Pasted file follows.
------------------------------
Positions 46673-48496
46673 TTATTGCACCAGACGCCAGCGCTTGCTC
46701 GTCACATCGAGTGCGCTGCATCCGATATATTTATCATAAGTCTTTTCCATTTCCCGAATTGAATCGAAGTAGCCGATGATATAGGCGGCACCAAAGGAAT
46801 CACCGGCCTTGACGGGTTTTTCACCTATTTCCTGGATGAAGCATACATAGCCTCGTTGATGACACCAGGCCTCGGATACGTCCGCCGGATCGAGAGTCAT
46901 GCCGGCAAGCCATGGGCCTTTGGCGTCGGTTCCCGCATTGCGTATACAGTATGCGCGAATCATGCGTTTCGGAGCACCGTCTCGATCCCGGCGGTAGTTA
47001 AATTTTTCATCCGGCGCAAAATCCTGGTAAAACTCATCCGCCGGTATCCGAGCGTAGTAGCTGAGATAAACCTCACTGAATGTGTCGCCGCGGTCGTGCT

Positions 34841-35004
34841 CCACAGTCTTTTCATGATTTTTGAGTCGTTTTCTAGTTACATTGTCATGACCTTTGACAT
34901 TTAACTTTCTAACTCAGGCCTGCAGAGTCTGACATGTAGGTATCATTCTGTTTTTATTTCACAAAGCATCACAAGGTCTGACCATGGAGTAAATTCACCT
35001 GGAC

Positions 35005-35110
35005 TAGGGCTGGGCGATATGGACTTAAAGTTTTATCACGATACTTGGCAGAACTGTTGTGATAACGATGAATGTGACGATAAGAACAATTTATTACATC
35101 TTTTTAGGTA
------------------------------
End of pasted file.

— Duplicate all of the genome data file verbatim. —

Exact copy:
Positions 46673-48496
46673 TTATTGCACCAGACGCCAGCGCTTGCTC
46701 GTCACATCGAGTGCGCTGCATCCGATATATTTATCATAAGTCTTTTCCATTTCCCGAATTGAATCGAAGTAGCCGATGATATAGGCGGCACCAAAGGAAT
46801 CACCGGCCTTGACGGGTTTTTCACCTATTTCCTGGATGAAGCATACATAGCCTCGTTGATGACACCAGGCCTCGGATACGTCCGCCGGATCGAGAGTCAT
46901 GCCGGCAAGCCATGGGCCTTTGGCGTCGGTTCCCGCATTGCGTATACAGTATGCGCGAATCATGCGTTTCGGAGCACCGTCTCGATCCCGGCGGTAGTTA
47001 AATTTTTCATCCGGCGCAAAATCCTGGTAAAACTCATCCGCCGGTATCCGAGCGTAGTAGCTGAGATAAACCTCACTGAATGTGTCGCCGCGGTCGTGCT

Positions 34841-35004
34841 CCACAGTCTTTTCATGATTTTTGAGTCGTTTTCTAGTTACATTGTCATGACCTTTGACAT
34901 TTAACTTTCTAACTCAGGCCTGCAGAGTCTGACATGTAGGTATCATTCTGTTTTTATTTCACAAAGCATCACAAGGTCTGACCATGGAGTAAATTCACCT
35001 GGAC

Positions 35005-35110
35005 TAGGGCTGGGCGATATGGACTTAAAGTTTTATCACGATACTTGGCAGAACTGTTGTGATAACGATGAATGTGACGATAAGAACAATTTATTACATC
35101 TTTTTAGGTA